A few weeks back Apple hired Adobe Chief Technology Officer Kevin Lynch as its VP for technology. Late in life, Jobs was notoriously at war with Adobe over its Flash technology, which he despised. At Adobe, Lynch was one of the noisiest Flash evangelists; he even co-starred in a wry 2009 video , created for an Adobe developer conference, in which he and a colleague were shown doing stuff like sticking one iPhone in a blender and flattening another with a steamroller. Lynch is obviously a provocative choice given that bit of history, but his hiring is really about the fact that he’s a software guy who championed the cloud — including the Creative Cloud subscription service — at Adobe. Tim Cook signing off on Kevin Lynch’s hiring suggests a new emphasis on software-as-product and possibly less dependence on end-to-end manufacturing of physical devices.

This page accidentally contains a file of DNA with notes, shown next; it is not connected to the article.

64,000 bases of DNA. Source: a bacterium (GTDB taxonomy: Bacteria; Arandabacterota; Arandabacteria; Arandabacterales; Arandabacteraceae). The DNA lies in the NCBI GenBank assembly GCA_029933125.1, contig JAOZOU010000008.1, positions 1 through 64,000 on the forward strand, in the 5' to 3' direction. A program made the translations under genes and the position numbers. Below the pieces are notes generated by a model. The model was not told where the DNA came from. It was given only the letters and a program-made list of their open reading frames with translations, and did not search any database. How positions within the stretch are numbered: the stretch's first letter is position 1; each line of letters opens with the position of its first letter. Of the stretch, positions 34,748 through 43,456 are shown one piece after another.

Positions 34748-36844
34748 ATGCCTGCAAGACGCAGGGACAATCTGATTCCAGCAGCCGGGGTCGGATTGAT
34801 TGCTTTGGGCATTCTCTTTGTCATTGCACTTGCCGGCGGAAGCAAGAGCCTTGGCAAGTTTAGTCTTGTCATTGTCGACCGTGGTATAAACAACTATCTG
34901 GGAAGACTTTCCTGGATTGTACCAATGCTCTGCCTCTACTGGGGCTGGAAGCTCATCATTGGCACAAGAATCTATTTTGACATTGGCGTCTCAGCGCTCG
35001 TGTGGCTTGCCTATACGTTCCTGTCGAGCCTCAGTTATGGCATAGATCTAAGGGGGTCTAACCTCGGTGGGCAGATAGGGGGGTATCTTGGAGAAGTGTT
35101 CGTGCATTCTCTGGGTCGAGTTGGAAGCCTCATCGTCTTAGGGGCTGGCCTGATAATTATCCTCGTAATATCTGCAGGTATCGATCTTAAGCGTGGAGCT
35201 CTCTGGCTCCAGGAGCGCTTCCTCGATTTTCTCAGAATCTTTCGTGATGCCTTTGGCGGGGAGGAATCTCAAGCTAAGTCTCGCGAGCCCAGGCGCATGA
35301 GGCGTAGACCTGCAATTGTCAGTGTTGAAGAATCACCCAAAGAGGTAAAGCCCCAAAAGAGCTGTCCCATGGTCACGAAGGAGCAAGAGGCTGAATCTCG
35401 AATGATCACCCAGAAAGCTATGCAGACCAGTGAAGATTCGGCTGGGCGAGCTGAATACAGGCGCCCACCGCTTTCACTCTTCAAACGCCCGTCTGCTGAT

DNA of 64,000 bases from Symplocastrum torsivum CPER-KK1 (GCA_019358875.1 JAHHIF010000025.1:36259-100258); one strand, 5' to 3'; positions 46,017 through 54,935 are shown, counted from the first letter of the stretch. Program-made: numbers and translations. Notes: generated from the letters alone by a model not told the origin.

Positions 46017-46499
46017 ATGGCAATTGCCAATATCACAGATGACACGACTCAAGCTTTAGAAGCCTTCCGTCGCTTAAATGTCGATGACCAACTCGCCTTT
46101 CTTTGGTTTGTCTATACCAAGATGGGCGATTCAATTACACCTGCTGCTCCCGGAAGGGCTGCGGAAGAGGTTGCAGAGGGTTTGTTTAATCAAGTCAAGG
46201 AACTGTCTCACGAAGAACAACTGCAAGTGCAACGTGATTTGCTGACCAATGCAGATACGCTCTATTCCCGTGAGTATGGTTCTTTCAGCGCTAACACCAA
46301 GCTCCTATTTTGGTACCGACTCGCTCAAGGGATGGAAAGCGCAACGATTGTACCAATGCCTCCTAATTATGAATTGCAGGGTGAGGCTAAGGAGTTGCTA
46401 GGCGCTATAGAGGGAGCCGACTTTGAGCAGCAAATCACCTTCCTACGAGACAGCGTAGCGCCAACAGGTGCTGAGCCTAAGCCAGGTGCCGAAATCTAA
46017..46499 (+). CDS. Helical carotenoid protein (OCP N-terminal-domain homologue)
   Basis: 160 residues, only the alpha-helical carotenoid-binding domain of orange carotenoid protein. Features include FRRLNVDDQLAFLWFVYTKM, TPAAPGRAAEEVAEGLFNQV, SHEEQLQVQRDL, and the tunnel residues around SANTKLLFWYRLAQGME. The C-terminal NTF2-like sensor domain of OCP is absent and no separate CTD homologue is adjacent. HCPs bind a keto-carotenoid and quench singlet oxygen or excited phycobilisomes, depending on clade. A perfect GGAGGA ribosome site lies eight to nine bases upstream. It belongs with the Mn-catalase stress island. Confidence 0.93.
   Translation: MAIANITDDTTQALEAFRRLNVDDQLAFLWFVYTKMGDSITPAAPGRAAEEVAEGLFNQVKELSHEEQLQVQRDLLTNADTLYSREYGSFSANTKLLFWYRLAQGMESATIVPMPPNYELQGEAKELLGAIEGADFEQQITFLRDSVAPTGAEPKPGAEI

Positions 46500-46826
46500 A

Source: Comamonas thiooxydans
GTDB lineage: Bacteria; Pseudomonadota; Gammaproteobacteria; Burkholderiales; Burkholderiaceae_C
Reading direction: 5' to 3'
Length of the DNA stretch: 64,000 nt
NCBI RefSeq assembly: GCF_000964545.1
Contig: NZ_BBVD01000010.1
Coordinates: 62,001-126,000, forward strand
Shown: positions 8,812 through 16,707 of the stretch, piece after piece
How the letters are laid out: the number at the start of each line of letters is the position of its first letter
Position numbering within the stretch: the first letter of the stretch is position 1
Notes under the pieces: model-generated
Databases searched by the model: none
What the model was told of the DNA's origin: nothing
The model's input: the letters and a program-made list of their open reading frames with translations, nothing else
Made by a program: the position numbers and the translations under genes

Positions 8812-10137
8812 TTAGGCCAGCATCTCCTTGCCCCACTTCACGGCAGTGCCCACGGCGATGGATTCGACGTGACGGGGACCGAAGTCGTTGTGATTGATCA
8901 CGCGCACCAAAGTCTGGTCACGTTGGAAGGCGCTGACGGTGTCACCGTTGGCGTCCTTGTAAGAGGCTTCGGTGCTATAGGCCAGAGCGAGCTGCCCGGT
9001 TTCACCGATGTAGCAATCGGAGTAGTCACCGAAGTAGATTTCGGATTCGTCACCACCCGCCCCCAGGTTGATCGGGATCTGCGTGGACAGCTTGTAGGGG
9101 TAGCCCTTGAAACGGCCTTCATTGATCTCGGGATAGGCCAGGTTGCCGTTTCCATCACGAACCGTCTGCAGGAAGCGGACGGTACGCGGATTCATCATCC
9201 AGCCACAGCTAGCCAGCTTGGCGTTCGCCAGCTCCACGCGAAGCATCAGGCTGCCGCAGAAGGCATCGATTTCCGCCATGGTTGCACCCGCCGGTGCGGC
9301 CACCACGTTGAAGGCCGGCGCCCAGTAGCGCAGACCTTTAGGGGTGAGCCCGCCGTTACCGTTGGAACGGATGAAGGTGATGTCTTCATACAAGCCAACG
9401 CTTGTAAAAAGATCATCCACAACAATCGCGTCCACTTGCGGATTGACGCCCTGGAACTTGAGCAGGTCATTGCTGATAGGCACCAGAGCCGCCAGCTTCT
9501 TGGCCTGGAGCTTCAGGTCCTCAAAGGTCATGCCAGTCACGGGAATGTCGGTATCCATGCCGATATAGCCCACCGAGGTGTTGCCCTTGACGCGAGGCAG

Last week, Topeka Capital Markets analyst Brian White released a research note saying that, based on a meeting he had with an Apple-supply-chain company, he believes the next iPhone will come in two or even three different screen sizes. If true, it would represent yet another departure from Steve Jobs’ stubborn P.O.V. about offering consumers options.

After the original iPad was released, Jobs famously ridiculed competing manufacturers for making 7-inch tablets, declaring that they offered a dramatically compromised user experience compared to the 10-inch iPad. After his death, of course, Apple introduced a tablet in the 7-inch range — the 7.9-inch iPad mini, which many users now consider to be the ultimate iPad. (It really does make the larger iPad feel like a ridiculously unwieldy slab.)

I’ve been an iPhone user from the get-go, but I increasingly feel envious of all the extra screen real-estate that many of my friends and colleagues get to play with when they pull out Android phones from Samsung and other Apple competitors. I think Tim Cook is smart enough to know that just vertically elongating the iPhone’s screen — as was done with the iPhone 5 — was a not-good-enough half-measure.